So Ki is a powerful term, one worth utilizing instead of “it” when we refer to living beings, particularly when they are genderless or multi-gendered (or we cannot easily tell their gender), such as dual sexed oak trees. Though many animals and plants are specifically male and female and if we know what they are, should we not use he and she? (And if they switch sexes—like the Striped Maple does—we can switch pronouns, which might help us embrace gender fluidity in humans too, and help us pay even closer attention to the natural world we are part of.)
And yet, Gaia is not just a living being, Gaia is all living beings. Gaia is the whole. This suggests Gaia needs Gaia’s very own pronoun, one that cannot be confused, or anthropomorphized. (This sentence shows the value of pronouns!) Fortunately, the word Ki reminded me that another form of Gaia is Gi. Why not utilize that short form for Gaia’s pronoun?
Of course, there’s some irony here that I should not ignore. I named this philosophical way after Gaia, the Greek Goddess of the Earth—a She. And Earth is also the name of the Germanic goddess for the planet (Hertha/Erde), and Terra/Tierra, also meaning Earth, comes from the Latin for Mother Earth—but I did that indirectly, drawing from the scientific Gaia Theory rather than these ancient roots of deified Earth/god beings.
But going back to the roots, Gaia had a synonym, Gi (Pronounced Gee not Gih or Jee or Jih). I came across that term when working with Worldwatch’s Greek partner called Organization Earth, where the word Gi (Γη or ΓH in capital letters) was cleverly drawn right into their logo. It’s similar to Ki, and nice and short. And as it is unique—as Gaia is unique—this word would work very nicely as a short (pronoun-equivalent) form for Gaia. For example, “Gaia is not just a living being, Gi is all living beings. Gi is the whole.” And of course, as Gi is unique there is no plural.***** As for possessive pronouns, that’d be Gi’s (or perhaps even Gis) for short, and pronounced Gees, such as “Gi’s future is threatened.”
Perhaps I’m overthinking this, but a thousand years from now, as civilization is re-forming after a great die off and the trees, plants, and insects have adjusted to the new hotter reality and formed new ecological webs—or even in 20-30 years as we’re fully enveloped in the horrific Great Unravelling—it is very important that we don’t create a cult of Gaia, praying to ‘Her’ to save us or look after us. That is not who Gaia is. Gi is the source of all life—one that will care for all but only if treated with respect. We failed to do that, and now Gi will have to reboot (yes, kind of like your crashed laptop—one you kept postponing the update for) and form anew. It is unclear what role, if any, humans will have in that new order, but rebooting a respectful relationship based on reciprocity with Gi certainly would be a good start.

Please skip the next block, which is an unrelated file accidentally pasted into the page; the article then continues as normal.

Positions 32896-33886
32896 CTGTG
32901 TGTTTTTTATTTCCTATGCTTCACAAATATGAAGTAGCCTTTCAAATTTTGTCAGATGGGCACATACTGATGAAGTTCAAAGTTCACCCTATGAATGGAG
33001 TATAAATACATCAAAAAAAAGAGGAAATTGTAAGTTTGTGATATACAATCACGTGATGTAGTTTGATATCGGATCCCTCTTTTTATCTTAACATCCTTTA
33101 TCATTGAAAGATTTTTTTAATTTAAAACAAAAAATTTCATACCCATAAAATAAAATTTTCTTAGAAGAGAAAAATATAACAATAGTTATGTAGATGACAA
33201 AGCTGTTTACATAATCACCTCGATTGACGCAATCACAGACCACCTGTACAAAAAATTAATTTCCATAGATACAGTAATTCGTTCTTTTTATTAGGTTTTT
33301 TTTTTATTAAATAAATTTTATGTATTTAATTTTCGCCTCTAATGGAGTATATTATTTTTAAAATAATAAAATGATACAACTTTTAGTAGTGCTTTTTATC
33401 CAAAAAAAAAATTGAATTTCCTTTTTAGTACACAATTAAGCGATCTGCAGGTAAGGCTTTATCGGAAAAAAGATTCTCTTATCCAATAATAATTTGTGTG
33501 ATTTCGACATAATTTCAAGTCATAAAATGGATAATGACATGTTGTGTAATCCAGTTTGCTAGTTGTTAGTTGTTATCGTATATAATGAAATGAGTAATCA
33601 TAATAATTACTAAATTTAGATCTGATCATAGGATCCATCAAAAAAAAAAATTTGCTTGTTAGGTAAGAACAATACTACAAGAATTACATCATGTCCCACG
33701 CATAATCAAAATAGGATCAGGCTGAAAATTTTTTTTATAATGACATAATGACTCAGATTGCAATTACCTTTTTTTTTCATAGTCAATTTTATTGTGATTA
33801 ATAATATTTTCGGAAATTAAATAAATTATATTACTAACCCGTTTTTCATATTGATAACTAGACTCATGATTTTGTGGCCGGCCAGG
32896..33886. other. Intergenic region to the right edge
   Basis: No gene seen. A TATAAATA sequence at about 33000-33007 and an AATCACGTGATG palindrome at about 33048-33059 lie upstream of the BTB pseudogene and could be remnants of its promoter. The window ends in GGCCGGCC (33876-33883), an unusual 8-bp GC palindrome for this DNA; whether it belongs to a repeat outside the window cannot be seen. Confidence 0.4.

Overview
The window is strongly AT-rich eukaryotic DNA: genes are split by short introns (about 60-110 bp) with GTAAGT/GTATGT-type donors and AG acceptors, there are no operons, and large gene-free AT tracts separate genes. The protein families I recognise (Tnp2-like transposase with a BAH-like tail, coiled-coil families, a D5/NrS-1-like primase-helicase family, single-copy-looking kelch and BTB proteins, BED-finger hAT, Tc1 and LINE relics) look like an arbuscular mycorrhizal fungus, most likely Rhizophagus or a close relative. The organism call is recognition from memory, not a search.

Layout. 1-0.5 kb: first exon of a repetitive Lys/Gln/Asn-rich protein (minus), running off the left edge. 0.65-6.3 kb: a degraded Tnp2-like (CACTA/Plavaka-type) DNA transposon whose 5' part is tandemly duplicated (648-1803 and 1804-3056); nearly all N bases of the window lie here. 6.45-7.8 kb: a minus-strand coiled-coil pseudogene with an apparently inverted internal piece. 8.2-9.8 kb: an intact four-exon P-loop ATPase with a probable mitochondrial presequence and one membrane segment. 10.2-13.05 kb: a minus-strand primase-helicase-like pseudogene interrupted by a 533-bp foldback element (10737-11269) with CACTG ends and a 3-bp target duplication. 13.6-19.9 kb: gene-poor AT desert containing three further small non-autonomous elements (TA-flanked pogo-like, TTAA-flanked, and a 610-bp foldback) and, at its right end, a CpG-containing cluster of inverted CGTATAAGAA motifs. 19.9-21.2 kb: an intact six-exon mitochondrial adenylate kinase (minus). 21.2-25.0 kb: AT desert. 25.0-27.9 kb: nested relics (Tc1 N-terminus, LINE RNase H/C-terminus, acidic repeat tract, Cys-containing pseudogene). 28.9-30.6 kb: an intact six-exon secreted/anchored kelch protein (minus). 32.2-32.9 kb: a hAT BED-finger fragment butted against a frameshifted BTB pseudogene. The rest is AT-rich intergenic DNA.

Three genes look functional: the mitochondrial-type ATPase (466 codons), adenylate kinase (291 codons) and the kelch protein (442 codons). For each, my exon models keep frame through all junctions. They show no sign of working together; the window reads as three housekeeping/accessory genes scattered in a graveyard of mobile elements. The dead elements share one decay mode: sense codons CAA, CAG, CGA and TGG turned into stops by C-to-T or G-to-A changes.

*Not a bad thing in the holistic Gaian perspective but probably not the intention from that individual’s perspective.
**So called, because if people don’t understand the difference between magic and science, or basic scientific principles like greenhouse gases and their effect on warming, then it’s hard to see this as a scientific age—or believe that our understanding will increase as the collapse leads to chaos and disruptions around the world.
***From today’s perspective at least. Reading Braiding Sweetgrass, it’s clear that Indigenous belief systems integrated humanity deeply into nature. We were the youngest sibling and needed to listen and pay respect to our elder brothers and sisters: plants, trees, deer, buffalo, and bears to survive and thrive. A good reminder that we don’t have to live anthropocentrically, and that if we don’t, we’ll be much better off (in the sense of being connected to Gaia and obeying Gi’s rules).
****I’m grateful to the author of The Birchbark House series, Louise Erdrich, who so expertly introduces her readers to Anishinaabe vocabulary, plural forms included. It has been an education for this Chimookaman.
*****There are surely other living planets in the universe. It is sheer hubris to think otherwise. But they will have, and deserve their own names. Perhaps if we ever reach a point where we are in contact with other living planets, we will create an aggregate name for these beings.